Despite a semi-official media blackout on Gaia's, Esther routinely co-writes, produces, directs, and occasionally stars in sophisticated drama featuring the cream of young Cuban actors in her gorgeous theater space on the top floor of one of the oldest standing buildings in Havana—a stone's throw from historic Plaza Vieja.

Her theater background is impressive. Esther holds a doctorate in Stage Arts from the Instituto Superior de Arte where she taught and gave workshops for many years, and she toured the world in the 60's as an actress performing classical roles with Cuba's National Theater.

An outspoken, compassionate and charismatic earth-mother (hence her theater is named Gaia, after the Greek primordial Earth deity), Esther is fiercely proud of her Cuban heritage and her country's artistic legacy—and for years she has fought against foreign real estate speculators who have offered her big money to sell her theater space and turn it into "high-class brothel apartments" for wealthy foreigners (her own words).

I've had an amazing experience working closely with Esther composing and performing live music for two of her recent productions:

a version of the great Spanish writer Federico Garcia Lorca's domestic drama "La Casa de Bernarda Alba", re-cast in a Cuban setting and featuring Esther in the starring role;

and an avant-garde theatrical event based on the life and work of Italian film director Michelangelo Antonioni, entitled "Dios No Fue Antonioni" (God was not Antonioni), which featured immersive theatrical tableaux based on scenes from Antonioni's well-known films. Esther's theater was packed both nights I performed in her show, and much of it was filmed and broadcast on ORF Austrian national television.

For the Antonioni event, the audience was forced to congregate on the street in front of her theater until an open-air jeep filled with howling black-clad mimes in whiteface straight out of the film "Blow-Up" hurtled round the corner to signal the start of the play. The curious spectators were then ushered up a steep staircase to enter the theater proper and take their seats in rows of folding chairs. The lights dimmed and the play unfolded, framed by a recurring interview with an actor playing the elderly Antonioni in a wheel chair recalling his past triumphs.

During the play the audience was encouraged to move about the theater and peer into and in some cases enter large adjoining rooms off the main space, where they could observe iconic scenes from Antonioni's films re-enacted and transformed through the prism of Esther's artistic vision—including the mass lovemaking in the desert sequence from "Zabriskie Point", pantomimed by some of the most supple and beautiful dancers of both sexes I've ever witnessed—eventually moving onto the open-air patio circumadjacent to the theater where the play's denouement took place under the starry skies of Old Havana.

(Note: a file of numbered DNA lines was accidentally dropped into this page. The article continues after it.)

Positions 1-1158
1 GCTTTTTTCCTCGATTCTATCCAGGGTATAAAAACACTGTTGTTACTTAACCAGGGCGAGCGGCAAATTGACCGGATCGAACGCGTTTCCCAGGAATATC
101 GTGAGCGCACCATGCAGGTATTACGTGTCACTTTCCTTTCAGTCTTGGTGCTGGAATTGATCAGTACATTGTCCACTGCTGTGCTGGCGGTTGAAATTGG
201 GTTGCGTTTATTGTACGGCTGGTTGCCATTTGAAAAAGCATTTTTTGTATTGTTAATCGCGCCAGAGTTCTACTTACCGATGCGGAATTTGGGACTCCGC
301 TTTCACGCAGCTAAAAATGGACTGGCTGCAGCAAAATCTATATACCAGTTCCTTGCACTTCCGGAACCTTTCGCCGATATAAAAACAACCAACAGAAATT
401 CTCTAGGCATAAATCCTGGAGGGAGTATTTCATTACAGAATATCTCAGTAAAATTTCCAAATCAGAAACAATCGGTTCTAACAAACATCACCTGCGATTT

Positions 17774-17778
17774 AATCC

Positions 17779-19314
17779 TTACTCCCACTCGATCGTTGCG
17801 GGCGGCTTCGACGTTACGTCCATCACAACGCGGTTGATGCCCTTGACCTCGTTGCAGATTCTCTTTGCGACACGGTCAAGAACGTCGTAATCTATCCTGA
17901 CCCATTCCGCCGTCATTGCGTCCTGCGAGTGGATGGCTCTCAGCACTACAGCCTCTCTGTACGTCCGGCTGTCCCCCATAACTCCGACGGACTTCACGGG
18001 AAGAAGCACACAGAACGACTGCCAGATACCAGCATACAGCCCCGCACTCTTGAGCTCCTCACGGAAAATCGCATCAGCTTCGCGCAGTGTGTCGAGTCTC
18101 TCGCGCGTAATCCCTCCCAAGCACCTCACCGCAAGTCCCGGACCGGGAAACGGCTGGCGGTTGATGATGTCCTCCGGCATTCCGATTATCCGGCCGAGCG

On opening night Antonioni's widow, in town for the Havana Film Festival, graciously lent her presence to Esther's event and gave the production her blessing.

Given the lamentable lack of financial and technical resources afforded her (her shows are normally free of charge to the public), Esther Cardoso continues to present mesmerizing multi-media productions in Spanish that are always on the cutting-edge conceptually and are usually given a local Cuban twist via sly emendations to the play's text—providing her audience, who recognize and chuckle at these topical allusions, an oblique commentary on the ongoing political situation today in Cuba.

Esther helps supports her theater through income generated by her guest-house Casa Esther, also located in the heart of Old Havana, a congenial three-story haven for travelers from all over the world, which this writer recommends to any visitors seeking a comfortable, inexpensive and friendly place to stay.

Esther's influence is writ large in Havana, although on the face of it she is still way under the radar there.

Case in point: on the last night of my latest Havana trip, Esther and my wife and I took a taxi to the upscale Vedado neighborhood on the outskirts of Havana, where sits a newer and rather more trendy artist's space, the Fabrica de Arte Cubano—a multi-tiered old factory replete with giant smokestack, now retro-fitted and refurbished as a hipster hang-out boasting several galleries, performance spaces, multiple bars and restaurants, and the ubiquitous dance-floor with DJ's.

It is one of the most popular nighttime destinations for young and relatively affluent Cubans...and on a Sunday night at 11pm there was a line on the sidewalk to get into the space snaking well around the block, reminding me a bit of Studio 54 in its hey-day. It looked like it would take an hour at least for us to gain admittance.

Viewing this mob scene, Esther strolled imperiously across the street towards the entrance, cutting right to the front of the line—and after speaking a few words to the doorman checking ID's, we were ushered inside.

"They know me", she said to us by way of explanation once we were in. "I am well-known in Havana as an underground theater legend. And they have taken and adapted many of my ideas here, ideas I first developed and presented at Gaia."

The Fabrica de Arte Cubano is extremely impressive—they have government support as well as the Ludwig Foundation behind them.

But the artistic seeds were sown originally by Esther Cardoso and Gaia.

Esther to me represents the heart and soul of Cuba—a proud artist who will not bend to anyone and who absolutely loves her country and its manifold artistic achievements. She is stubbornly opposed to seeing her country turned back into a puppet colony of the US in the current hotly anticipated gold-rush for investment dollars.